Ten of my friends were piled behind my car with their hands on the bumper and trunk, ready to push. I was white knuckling the steering wheel and pressing both the brake and clutch to the floor. My friend Leigh sitting shotgun telling me  “you can do this” while tears poured down my face. I can still see the scrunched up look she gave me when I yelled “I’m not interested in killing most of my friends tonight!” 

I was barely 18 and the shiny black Volkswagen Cabrio had been mine for just a few months. It was stick shift. I told my parents I didn’t want stick shift. Like a bratty teenager, I found a reason to be unhappy with the awesome car they bought me. I whined while my dad patiently taught me how to drive it. In my defense, it’s not easy to learn manual in the mountains of North Carolina. It still amazes me that he didn’t just leave me out on a mountain road that day before returning the car to the dealer.

I pretty much had it down by the first day of school. 

That’s a lie.

I didn’t. 

On the first day I stalled out on the hill that used to mark the entrance to the Daniel High School student parking lot. You don’t want to stall out during the morning rush to school in front of everyone, but sometimes you do and then you pick up and move on with your life despite the humiliation.

By the time Thanksgiving break rolled around, I definitely had it figured out. I was basically a pro. I was teaching my friends how to drive in local parking lots like some sort of stick shift scholar. I knew it all. Until I didn’t.

That Friday we all piled on Andy’s living room floor to watch the live action movie version of the Teenage Mutant Ninja Turtles. I’ll admit it’s probably a god-awful movie if you didn’t grow up wrapping ties around your head and pretending to be Michelangelo. Regardless, that’s where we were when I found out just what I didn’t know about driving stick.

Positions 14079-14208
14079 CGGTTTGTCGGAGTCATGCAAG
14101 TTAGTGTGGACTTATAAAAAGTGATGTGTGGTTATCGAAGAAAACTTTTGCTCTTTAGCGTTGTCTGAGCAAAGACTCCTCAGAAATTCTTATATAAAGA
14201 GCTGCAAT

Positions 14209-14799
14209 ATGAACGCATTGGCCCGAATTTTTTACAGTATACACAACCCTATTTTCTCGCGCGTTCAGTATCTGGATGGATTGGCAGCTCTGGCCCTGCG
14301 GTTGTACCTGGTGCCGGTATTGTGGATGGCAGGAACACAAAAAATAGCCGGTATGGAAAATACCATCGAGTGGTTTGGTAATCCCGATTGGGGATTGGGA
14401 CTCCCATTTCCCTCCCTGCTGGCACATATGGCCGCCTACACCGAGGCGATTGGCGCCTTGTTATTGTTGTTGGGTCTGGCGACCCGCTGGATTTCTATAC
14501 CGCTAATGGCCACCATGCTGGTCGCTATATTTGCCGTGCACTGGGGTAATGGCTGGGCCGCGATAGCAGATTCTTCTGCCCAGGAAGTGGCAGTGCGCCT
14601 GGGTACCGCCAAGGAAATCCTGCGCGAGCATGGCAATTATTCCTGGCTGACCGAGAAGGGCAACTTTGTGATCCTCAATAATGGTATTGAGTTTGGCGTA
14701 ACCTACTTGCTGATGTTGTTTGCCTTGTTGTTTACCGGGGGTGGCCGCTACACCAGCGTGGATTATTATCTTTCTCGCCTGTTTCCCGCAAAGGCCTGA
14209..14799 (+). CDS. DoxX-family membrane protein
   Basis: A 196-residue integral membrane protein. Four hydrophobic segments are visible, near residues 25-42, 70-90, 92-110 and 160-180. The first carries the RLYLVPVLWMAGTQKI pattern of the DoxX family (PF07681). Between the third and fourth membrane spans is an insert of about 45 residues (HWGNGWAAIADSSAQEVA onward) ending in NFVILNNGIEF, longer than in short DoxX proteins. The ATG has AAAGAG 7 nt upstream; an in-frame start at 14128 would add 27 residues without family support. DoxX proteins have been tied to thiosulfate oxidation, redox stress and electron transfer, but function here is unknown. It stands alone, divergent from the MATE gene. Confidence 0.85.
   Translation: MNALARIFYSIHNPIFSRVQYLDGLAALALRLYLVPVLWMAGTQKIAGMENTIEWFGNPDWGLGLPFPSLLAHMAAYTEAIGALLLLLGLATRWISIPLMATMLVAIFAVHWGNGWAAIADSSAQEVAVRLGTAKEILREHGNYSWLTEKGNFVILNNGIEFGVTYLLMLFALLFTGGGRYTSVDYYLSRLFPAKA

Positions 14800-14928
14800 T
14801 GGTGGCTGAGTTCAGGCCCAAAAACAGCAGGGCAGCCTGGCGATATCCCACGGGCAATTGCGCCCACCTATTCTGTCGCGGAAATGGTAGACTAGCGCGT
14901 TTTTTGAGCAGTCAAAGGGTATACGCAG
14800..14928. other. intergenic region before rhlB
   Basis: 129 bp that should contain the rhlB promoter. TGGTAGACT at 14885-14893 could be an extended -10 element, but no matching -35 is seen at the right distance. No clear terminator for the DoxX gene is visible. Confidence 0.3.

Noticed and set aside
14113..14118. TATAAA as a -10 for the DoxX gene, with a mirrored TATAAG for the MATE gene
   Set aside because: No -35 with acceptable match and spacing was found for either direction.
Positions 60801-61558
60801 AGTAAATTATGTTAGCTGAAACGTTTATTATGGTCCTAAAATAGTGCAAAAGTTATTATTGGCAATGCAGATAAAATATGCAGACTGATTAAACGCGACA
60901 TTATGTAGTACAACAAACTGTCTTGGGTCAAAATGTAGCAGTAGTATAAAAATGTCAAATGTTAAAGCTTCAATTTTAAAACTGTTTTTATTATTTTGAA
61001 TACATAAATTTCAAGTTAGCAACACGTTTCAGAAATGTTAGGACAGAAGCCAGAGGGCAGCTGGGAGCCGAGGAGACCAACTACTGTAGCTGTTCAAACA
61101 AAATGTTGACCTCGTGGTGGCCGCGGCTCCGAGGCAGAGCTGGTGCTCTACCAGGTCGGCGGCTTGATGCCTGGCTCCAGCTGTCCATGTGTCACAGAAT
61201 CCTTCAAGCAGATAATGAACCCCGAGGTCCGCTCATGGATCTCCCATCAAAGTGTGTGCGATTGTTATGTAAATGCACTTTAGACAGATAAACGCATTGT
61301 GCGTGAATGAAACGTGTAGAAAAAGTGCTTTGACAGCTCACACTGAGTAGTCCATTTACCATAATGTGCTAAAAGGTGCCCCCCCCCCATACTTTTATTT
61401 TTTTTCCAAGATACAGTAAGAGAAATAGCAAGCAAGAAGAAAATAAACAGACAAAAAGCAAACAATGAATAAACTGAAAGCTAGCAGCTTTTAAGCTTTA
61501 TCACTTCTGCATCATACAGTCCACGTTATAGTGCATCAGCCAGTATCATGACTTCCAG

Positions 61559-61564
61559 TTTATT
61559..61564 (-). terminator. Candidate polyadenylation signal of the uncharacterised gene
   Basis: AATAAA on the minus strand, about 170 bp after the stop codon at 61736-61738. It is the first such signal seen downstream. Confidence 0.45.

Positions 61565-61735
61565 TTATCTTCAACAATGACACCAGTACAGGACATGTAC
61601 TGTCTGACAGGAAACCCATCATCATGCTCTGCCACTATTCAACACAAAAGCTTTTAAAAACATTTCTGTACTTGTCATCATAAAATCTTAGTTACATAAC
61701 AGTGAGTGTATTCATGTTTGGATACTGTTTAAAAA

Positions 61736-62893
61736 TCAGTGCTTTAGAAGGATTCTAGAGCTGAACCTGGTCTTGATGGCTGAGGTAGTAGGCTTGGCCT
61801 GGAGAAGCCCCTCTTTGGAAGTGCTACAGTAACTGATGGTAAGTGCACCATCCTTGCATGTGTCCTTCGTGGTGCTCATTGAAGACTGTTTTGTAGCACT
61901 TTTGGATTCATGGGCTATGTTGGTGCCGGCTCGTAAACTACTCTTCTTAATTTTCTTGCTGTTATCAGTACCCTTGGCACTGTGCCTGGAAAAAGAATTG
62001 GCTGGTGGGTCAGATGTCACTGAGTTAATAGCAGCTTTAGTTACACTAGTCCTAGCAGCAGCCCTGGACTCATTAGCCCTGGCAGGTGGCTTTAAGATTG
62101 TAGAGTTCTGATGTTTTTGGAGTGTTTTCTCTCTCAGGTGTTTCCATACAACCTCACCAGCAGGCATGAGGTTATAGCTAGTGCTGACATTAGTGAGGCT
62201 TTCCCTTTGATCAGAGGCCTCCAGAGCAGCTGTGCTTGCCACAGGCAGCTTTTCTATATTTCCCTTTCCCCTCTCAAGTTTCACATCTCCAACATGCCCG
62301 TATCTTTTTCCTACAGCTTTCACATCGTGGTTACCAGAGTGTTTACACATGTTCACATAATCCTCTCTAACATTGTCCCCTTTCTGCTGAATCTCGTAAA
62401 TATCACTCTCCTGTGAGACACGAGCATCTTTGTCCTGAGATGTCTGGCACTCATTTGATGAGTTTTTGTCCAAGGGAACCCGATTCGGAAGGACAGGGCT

The movie ended. We had some laughs about the early 90s special effects that went into making Splinter come to life. We thanked Andy for having us over and headed out the door to our cars. Mine was gone. It wasn’t where I parked it. The discovery went a little something like this:

Me: “Hey, where’d y’all put my car?”

Them: “What are you talking about?”

Me: “Hilarious, but really, where is my car?”

Them: “We were all inside with you. What could we have possibly done to your car.”

Them: “Wait, is that your car?”

There she was. Off the side of the bottom of the driveway. Possibly smashed into a tree. I couldn’t tell from where I was, but I knew it was her. She was easily identifiable by the shape of the darkened headlights staring back at us.

“Jesus Christ! What happened?”   

Three minutes later I was in the driver’s seat crushing the clutch and the brake. Almost a dozen of my closest friends were lined up and ready to push. All I had to do was convince my right foot to move from brake to gas. That was all I had to do and yet I couldn’t think of anything except the horrific scene I’d leave behind when my car rolled backwards over all of them. I was imagining the moment I’d climb out of the driver’s seat to survey their lifeless bodies. I was thinking about all the calls I’d have to make to police, to parents. 

Why had I put on my seatbelt? We hadn’t even technically left Andy’s yard. My tiny car was resting on a giant stump, not smashed into a tree but saved by a stump halfway down the steep slope of his lawn. My friends were grabbing taillights and volunteering their lives (so I thought)… and I’d put on my seatbelt.

Most of the moments inside the car are a blur to me now. I know I yelled several variations of “I can’t do it!” while Leigh remained calm. A total role reversal for the two of us, and I’m sure she’d agree. I don’t remember the exact moment I managed to finally shift my right foot over the few inches necessary to just get out of there. I do remember the sound of my friends screaming as mud flew up in their faces. Once I shifted the whole ordeal was over in less than a minute. My car and I were back on the driveway without a scratch. My friends were covered in red mud, but completely unharmed and mostly still laughing.

I don’t even have the car anymore. I drove her for five years before trading her to a Chevy salesman in Mississippi in a deal I regret to this day. I hope she’s serving someone else well. I hope some teenage girl is cruising around with the top down singing ‘Me & Bobby McGee’ at the top of her lungs. I hope her new driver is an optimist who looks up at cloudy skies and figures she can make it all the way home with the top down before the rain starts. I hope she’ll drive that little cabrio to the top of a parking garage with her friends where they’ll turn up the music and dance above their city. I hope, more than anything, when she parks her on a hill she’ll know not to rely solely on the emergency brake.